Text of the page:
7.04.2010

Maison Moschino - Milan, Italy

Maison Moschino
Viale Morte Grappa, 12
20124 Milan
Tel: (+39) 02 29 00 98 58
Email: maisonmoschino@mobygest.it

Entering the Maison Moschino is like falling down a rabbit hole: visitors come to expect the unexpected. Located in central Milan, the hotel is a former neoclassical railway station (built in 1840), now transformed into 65 contemporary rooms and suites with the theme of fairy tales.

Rooms and Suites













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5.16.2010

Amsterdam, The Netherlands

Here's a few pictures of Amsterdam, one of my favourite cities in Europe. I love their canals and style of housing. I've been here only once before (in the summer of 2007), though it was only for 2 days..would love to go back soon. The colouring and lighting in these photos are just perfect.

( All the photo credit goes to: n_e_e_d_l_e_s_s @ Livejournal & Natalia Ilina Photography )

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5.02.2010

World Expo 2010: Part II - Shanghai, China

(photo credit: AP Photo)
Fireworks at the opening day

(photo credit: Qilai Shen/Bloomberg)Sunshine Valley
(photo credit: Eugene Hoshiko/AP Photo)Denmark Pavilion with the famous Little Mermaid statue
(I can't believe they actually brought this here..I remember going to see it in its original location
when I visited Copenhagen a few years ago - on my first ever trip to Europe!)

(photo credit: Reuters/Shanghai Pacific Institute for International Strategy)France Pavilion

(photo credit: Reuters/Stringer)Russia Pavilion
(photo credit: AP Photo/Eugene Hoshiko)South Korea Pavilion

(photo credit: Reuters/Stringer)Serbia Pavilion

(photo credit: Philippe Lopez/AFP/Getty Images)
Spain Pavilion

(photo credit: Kevin Lee/Bloomberg)
Inside the Seed Cathedral/UK Pavilion

(photo credit: STR/AFP/Getty Images)
Preparing for a show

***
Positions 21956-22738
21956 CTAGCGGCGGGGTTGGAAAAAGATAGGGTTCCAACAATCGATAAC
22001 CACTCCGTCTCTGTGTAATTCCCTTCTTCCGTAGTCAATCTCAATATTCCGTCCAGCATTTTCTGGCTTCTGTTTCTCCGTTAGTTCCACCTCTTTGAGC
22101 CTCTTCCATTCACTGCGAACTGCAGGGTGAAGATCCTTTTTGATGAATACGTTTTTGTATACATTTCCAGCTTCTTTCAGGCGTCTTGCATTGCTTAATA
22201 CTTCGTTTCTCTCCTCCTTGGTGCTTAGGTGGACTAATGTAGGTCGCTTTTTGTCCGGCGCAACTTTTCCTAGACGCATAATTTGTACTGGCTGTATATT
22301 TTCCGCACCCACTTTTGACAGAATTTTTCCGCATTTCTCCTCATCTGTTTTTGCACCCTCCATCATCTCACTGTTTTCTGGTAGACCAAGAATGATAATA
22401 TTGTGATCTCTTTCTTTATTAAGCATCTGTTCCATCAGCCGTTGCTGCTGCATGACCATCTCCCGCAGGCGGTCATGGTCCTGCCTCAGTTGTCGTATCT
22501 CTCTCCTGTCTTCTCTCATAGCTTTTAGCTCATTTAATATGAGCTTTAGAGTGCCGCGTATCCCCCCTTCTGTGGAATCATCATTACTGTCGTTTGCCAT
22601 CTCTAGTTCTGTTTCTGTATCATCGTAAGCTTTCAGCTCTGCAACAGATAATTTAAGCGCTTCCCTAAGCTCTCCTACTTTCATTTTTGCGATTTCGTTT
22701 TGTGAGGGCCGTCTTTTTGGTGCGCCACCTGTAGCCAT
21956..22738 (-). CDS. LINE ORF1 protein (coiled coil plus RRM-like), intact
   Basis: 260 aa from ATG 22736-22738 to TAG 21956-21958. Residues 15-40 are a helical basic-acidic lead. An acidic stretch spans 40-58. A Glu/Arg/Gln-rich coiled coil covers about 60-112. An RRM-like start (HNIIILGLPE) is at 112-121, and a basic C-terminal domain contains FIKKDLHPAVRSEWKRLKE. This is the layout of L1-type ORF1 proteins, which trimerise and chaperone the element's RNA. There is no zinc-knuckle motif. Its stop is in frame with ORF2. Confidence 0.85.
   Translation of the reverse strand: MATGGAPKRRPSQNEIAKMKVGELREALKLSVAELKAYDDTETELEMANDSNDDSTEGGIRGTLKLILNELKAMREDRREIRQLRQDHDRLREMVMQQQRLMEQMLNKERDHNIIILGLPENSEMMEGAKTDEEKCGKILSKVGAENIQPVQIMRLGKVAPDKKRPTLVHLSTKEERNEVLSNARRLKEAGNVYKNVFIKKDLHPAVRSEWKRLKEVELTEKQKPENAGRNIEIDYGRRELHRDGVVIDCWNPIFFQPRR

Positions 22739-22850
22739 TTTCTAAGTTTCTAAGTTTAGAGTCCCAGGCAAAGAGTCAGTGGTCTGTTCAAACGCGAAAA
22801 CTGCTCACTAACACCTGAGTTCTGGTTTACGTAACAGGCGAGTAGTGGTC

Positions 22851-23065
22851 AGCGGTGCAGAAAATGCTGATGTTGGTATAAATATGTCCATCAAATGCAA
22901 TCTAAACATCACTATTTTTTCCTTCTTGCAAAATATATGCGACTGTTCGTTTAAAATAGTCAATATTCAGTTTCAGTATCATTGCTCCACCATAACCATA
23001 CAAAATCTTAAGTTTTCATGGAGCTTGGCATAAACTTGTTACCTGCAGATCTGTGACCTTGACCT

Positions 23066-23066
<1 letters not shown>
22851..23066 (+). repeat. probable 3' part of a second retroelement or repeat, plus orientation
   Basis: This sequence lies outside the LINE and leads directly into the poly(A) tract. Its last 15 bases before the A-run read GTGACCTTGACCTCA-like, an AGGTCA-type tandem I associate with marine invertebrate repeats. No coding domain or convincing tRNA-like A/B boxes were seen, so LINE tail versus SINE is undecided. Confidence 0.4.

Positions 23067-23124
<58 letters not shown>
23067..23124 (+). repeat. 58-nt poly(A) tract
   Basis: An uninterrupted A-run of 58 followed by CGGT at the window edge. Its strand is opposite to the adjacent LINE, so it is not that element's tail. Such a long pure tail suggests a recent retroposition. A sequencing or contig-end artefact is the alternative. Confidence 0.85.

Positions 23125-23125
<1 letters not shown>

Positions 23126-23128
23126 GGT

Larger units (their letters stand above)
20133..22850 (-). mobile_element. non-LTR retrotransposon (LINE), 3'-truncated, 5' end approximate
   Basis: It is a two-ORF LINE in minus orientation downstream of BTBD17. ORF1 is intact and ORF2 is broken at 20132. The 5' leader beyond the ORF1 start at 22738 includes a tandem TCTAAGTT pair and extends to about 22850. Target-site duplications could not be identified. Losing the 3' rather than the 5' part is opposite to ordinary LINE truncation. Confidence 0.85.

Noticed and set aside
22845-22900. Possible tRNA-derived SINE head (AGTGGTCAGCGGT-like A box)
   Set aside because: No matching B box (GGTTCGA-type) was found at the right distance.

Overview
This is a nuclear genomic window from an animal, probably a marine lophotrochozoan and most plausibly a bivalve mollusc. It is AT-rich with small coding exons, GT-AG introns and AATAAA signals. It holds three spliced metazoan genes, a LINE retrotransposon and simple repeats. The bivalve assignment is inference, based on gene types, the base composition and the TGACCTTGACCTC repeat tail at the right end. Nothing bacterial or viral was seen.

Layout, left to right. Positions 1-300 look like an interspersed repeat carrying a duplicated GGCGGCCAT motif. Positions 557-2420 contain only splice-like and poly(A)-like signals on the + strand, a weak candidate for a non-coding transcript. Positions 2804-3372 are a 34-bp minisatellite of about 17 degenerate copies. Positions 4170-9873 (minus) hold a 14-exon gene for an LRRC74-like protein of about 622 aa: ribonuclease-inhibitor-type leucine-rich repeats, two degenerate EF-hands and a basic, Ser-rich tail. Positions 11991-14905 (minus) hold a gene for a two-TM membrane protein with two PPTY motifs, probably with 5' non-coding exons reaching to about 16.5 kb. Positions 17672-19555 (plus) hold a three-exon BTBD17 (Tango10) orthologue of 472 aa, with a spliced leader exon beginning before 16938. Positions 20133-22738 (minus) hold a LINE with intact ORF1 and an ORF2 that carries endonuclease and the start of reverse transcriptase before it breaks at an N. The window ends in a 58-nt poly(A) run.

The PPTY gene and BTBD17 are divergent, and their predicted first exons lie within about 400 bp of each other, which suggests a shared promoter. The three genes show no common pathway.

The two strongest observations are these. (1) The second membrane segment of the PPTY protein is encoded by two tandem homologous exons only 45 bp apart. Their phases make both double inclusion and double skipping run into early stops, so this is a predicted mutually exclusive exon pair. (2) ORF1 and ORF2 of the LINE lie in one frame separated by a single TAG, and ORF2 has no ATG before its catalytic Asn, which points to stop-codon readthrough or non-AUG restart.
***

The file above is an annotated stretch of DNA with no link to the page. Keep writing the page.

(photo credit: AP Photo)
Performers dressed up as Terra Cotta warriors

(photo credit: AFP/Getty Images)
Shanghai Corporate Pavilion

(photo credit: Reuters/Shanghai Pacific Institute for International Strategy)Newly-lit highway intersections of Shanghai
Part I here.
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4.23.2010

Xkeken Cenote

(photo credit: John Stanmeyer/National Geographic)

Among the most distinguising attractions in Mexico's Yucatan state are its cenotes (with over 3000 in existence). "Cenote" comes from the Mayan word "dzonot", meaning "cavity of water". Besides being the most important source of fresh water in forests, cenotes were also sacred places for the Maya - they believed it led to the spiritual underworld. Offerings and jewelry had been recovered from the floors of cenotes, apparently thrown into the depths after human sacrifices. Ceramic remains and utensils used for religious ceremonies have also been found.

The water that gathers in these underground wells is a crystal clear turquoise colour, with a temperature of around 25 degrees celcius. Holes in the ceiling allow sunlight to filter through, giving the scene a magical feeling. The Xkeken Cenote (pictured above) is perhaps one of the most photographed cenotes of Yucatan.

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4.13.2010

World Expo 2010: Part I - Shanghai, China

The Sunny Valley
(photo credit: Philippe Lopez/AFP/Getty Images)
A trumpet-shaped structure designed to harness solar energy and collect rain to water green areas.